Flashcards in ADME Deck (51):
Absorption, distribution, metabolism and excretion
The science of drug action.
Define the term drug?
A chemical of know structure, other than a dietary or nutrient supplement, which causes a biological effect on a living organism.
Define the term medicine?
A preparation of one or more drug alongside other substances which is used therapeutically; to treat, diagnose, prevent or cure disease.
Define the term toxicology?
The study of adverse effects of chemicals on living organisms.
Define the term pharmacy?
The patient orientated health care profession, licensed dissension of medicine, patient monitoring and medicine composition.
What are the two branches of pharmacology?
Pharmacodynamics- what the drug does to the body.
Pharmacokinetics- what the body does to the drug.
Give the three eternal routes of absorption?
Sublingual, oral and rectal.
Give the 6 parenteral routes of absorption?
IV, IM, SC, transdermal, topical and inhalation.
What is the most common route of absorption?
Oral. As it has rapid onset, easy dosage and cost effective.
What do orally absorbed drugs have to overcome?
Gastric acid, digestive enzymes, co-exist or avoid food and gut bacteria.
Drugs are ........ of ...........?
Weak acids, weak bases.
What does p-glycoprotein do?
Pumps some drug back across the membrane using ATP.
During first pass effect where does venous drainage from the GI tract go?
Into the hepatic portal vein then to the liver and finally the vena cava.
What is sublingual absorption?
When the drug is placed under the tongue and sucked till dissolved. Rapid, no first pass effect and drugs must be lipophillic.
Eg. Glyceryl trinitrate
What is rectal absorption?
Where the drug is placed into the rectum via the anus. The drug must be lipophillic and it is useful when the oral route is compromised. Minor first pass effect.
What is IV absorption?
Intravenous, the drug is 100% bio available however there is a higher dish and care may be required.
What is IM absorption?
Intramuscular. Inserted at a 90 degree angle, no first pass effect, costly and may require care.
What is subcutaneous absorption?
45 degree angle, no first pass effect, costly and may require care.
What are the benefits of inhalation absorption?
Large surface area of lungs and good blood supply to parenchyma allows a large amount to be absorbed and quickly.
What are the pros of inhalation absorption?
There is no first pass effect, may allow for a route to cross the BBB, easy to take.
What is topical absorption?
Direct application to eye, vagina or skin.
What is transdermal absorption?
The use of patches to create a drug depot.
Define the term distribution?
The reversible movement of a drug from the systemic circulation to the cells and insterstitium of tissues.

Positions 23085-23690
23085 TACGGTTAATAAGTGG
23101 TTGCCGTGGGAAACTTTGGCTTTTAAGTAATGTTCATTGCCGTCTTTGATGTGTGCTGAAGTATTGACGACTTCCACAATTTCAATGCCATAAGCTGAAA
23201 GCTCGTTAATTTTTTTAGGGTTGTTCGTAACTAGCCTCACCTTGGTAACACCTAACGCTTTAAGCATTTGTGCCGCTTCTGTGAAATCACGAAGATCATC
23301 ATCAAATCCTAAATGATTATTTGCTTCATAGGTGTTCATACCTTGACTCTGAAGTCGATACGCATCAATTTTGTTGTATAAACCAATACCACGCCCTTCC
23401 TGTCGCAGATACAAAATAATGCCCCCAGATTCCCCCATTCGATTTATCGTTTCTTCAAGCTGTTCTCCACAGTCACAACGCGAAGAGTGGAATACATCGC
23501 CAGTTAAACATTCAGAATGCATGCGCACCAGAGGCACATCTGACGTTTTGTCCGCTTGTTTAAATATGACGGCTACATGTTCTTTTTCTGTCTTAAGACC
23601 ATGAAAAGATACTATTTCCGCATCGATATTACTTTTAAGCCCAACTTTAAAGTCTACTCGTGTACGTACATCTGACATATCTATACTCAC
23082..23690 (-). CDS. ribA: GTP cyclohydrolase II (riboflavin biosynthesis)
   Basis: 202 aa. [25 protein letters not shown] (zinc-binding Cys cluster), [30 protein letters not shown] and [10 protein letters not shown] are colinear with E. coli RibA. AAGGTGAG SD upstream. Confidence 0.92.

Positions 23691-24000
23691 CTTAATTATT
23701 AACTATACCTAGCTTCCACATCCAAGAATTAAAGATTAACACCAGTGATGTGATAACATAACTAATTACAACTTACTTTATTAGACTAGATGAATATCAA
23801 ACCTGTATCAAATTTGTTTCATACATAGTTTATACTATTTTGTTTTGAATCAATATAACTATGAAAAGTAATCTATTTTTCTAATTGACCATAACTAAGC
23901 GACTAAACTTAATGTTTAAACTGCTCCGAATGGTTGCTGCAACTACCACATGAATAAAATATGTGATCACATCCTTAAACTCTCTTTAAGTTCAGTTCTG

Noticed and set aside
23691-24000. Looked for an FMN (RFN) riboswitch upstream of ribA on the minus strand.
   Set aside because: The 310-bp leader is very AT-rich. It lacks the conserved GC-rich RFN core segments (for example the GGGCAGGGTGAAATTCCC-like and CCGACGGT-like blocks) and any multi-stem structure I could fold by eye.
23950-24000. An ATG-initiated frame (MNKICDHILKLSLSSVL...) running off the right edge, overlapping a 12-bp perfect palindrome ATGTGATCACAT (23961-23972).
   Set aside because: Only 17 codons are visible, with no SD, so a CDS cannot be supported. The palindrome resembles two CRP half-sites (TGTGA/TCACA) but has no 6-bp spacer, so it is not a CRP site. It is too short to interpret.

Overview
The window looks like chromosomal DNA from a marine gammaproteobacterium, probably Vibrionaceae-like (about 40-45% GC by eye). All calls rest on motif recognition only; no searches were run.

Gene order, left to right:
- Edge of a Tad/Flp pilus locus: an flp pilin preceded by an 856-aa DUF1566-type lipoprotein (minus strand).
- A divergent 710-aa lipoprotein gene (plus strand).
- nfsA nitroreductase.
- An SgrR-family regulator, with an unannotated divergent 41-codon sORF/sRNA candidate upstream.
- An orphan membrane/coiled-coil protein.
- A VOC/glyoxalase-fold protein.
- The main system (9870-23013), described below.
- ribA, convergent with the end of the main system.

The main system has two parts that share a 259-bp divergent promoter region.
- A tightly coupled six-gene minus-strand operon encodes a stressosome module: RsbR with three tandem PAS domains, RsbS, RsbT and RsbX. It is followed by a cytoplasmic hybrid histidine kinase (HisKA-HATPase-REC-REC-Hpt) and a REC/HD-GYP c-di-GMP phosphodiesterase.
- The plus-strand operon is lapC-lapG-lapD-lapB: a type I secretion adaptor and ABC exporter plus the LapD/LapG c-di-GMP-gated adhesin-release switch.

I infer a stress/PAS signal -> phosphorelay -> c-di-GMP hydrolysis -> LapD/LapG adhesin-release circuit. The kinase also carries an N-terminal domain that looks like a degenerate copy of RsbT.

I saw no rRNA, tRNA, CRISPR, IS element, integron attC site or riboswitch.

What can hydrophilic and large drugs not do?
Cross the plasma membrane.
Eg. Insulin and neostigmine
What targets to lipophillic drugs target?
What order, from highest to lowest permeability, do:
B, A, C.
What are the membrane barriers?
BBB, blood-testes and placenta.
Explain how L-DOPA is taken to avoid problems with the BBB?
Cardidopa is taken alongside to block the DOPA decarboxylase in the periphery so dopamine is only made in the brain.
What is a sequestered drug?
One that has accumulated to a concentration higher than the concentration of blood or plasma.
The chemical modification of drugs and other foreign compounds (xenobiotics). Also known as biotransformation.
What is the purpose of metabolism?
To create a more excretable and less pharmacologically active/toxic drug.
What is the first phase of metabolism?
To modify the drug by oxidation, reduction or hydrolysis.
What is the second phase of metabolism?
Addition of a new chemical group.
What catalyses phase 1 reactions?
What is the most important conjugation reaction?
And give two less important examples?
N-acetylation and sulphonation.
What can exposure to certain drugs do to the enzymes?
Induce (eg. Rifampicin) or inhibit (eg. Cimetidine).
Define the term excretion?
The removal of drugs and their metabolises from the body.
Give the seven methods of excretion?
Saliva, tears, milk, sweat, faeces, lungs and renal.
Give the equation for renal excretion?
Renal excretion= (filtration + secretion) - reabsorption
What are and are not filtered?
Small molecules are filtered but bound molecules are not.
Describe secretion via the kidney?
Diffusion and active transport from the capillaries across the interstitial space into the lumen of the tubules.
What two protein families carry out carrier-mediated transport?
OATs and OCTs.
What are substrates for OATs?
Phase two metabolises and drugs (eg. Benzylpenicilin and ibuprofen).
How is the rapid excretion of benzylpenicilin overcome?
Probenecid is taken alongside to block the actin of OATs and increase it's half life.
Where does reabsorption occur?
In the kidney.
What can be used to treat overdoses?
What sort of urine increases secretion of a weak acid?
Alkaline urine (pH above 7)
Give an example of treating an overdose with pH?
Amphetamine OD use absorbic acid or ammonium chloride. Aspirin OD use bicarbonate.
What is enterohepatic circulation?
The prolonging of a drug but the removal of the glucoronide group by glucoronidase.